The Good Practice Guide: Assessing the Particulate Containment Performance of Pharmaceutical Equipment, from the International Society of Pharmaceutical Engineering (ISPE) describes methodologies for evaluating the containment
capability of containment systems and processing equipment in the pharmaceutical and biotechnology industries under defined
conditions. (4) This updated guide, first issued in 2005, addresses a broad selection of containment technologies and processing
equipment and provides technical guidance and consistent methodologies for evaluating the particulate containment performance
(i.e., particulate emissions). The guide defines current good practices and provides information to allow organizations to
benchmark their practices and improve on them. Specifically, it provides a methodology to derive data associated with the
handling of pharmaceutical ingredients that is useful in the assessment of potential risks. The revised guide was the culmination
of a two-year process by the ISPE Containment Community of Practice to revise the original document.
Since first published, the guide has been used by containment-equipment manufacturers, pharmaceutical companies, and industrial-hygiene
consultants to perform containment verification assessments for FAT, and/or SAT of containment systems and equipment. It also
has been used to evaluate and compare equipment from different suppliers.
The revised guide identifies crucial issues that need to be addressed prior to, during, and/or at the completion of containment-performance-assessment
studies. It guides the user to perform repeatable containment verification testing to assess accurately the containment capabilities
of various containment systems and process equipment. Sections provide information and guidance on test protocols, test environment,
test material, air and surface sampling, sample analysis, sample interpretation, and reporting.
The guide specifies a methodology using a surrogate material to verify containment performance and specifies several surrogate
materials that may be used, including lactose, naproxen sodium, manitol, acetaminophen (paracetamol), insulin, riboflavin,
and sucrose. Of these, lactose and naproxen sodium are the most commonly used. The guide also provides containment equipment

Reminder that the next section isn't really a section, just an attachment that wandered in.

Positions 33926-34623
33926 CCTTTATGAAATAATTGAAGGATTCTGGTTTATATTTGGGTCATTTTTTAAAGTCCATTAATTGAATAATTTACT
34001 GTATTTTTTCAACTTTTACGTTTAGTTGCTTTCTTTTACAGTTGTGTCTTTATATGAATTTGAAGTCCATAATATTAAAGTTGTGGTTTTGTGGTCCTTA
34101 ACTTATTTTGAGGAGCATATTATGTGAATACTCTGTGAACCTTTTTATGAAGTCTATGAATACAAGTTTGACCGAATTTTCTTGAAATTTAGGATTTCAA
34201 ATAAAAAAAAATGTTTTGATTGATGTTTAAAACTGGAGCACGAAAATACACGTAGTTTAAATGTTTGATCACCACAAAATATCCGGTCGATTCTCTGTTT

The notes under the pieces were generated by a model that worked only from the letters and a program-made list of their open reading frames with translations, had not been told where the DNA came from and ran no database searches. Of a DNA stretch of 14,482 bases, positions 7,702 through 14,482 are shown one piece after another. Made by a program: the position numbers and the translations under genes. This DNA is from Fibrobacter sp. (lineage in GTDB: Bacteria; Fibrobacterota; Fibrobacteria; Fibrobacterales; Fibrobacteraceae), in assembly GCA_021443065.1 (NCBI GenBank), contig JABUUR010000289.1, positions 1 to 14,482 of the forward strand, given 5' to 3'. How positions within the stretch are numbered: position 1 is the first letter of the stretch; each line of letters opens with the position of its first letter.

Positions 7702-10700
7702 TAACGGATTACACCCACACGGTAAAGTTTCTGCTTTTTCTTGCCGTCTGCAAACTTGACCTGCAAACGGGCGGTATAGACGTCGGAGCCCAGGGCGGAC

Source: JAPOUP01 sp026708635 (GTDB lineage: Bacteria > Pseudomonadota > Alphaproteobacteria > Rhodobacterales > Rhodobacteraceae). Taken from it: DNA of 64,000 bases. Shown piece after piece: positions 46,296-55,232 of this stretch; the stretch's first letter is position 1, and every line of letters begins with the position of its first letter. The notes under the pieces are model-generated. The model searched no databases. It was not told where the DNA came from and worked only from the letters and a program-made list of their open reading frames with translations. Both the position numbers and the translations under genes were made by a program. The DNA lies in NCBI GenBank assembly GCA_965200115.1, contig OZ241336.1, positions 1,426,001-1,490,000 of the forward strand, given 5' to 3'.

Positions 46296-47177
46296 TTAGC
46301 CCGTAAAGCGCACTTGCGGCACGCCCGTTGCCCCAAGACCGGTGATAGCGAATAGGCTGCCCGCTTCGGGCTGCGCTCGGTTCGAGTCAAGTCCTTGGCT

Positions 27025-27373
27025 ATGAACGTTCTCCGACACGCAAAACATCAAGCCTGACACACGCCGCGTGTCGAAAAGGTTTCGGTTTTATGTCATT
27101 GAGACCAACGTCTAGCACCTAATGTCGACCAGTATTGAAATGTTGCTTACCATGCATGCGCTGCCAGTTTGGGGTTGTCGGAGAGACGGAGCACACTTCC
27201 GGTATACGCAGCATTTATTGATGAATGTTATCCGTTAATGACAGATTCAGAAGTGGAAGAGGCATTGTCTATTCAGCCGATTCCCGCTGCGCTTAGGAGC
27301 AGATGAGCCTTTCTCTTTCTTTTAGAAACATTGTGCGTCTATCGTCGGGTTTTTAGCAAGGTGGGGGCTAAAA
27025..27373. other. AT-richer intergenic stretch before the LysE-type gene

test protocols to follow when performing the containment verification assessment. These seven protocols are listed in Table I.
As noted previously, prior to selection of a containment system or device, a CPT should be identified for the process, providing
the containment system supplier with a containment target for the design and construction of the unit. A CPT should also be
identified for off-the-shelf units purchased for use in standard applications such as sample weighing or dispensing. If a
CPT has not been established, containment verification testing is still applicable to ensure that unit is providing adequate
containment for the activities or processes to be performed within the unit.
Table I: Containment equipment test protocols.
The guide outlines containment verification at the supplier’s site (i.e., FAT) and when installed at the user’s site (i.e.,
SAT). The purpose for containment verification being performed at the supplier’s site is to identify and correct any deficiencies
that may impact the meeting of the CPT prior to delivery. Containment performance verification testing should only be performed
by qualified industrial hygienists, preferably under the direction of a certified industrial hygienist.
Figure 1: Area sampler positions for Protocol 5 Ventilated Enclosure, from ISPE Good Practice Guide. Table II shows the corresponding
personal, real-time and surface samples.
The seven protocols in the guide state the recommended positions for air, real-time air monitoring, and surface samples. Figure 1 from the ISPE Good Practice Guide shows the sampler positions for a ventilated enclosure. Protocol 5, Ventilated Enclosure,
specifies the sampling locations for performing the containment verification testing.
Table II: Sampling details.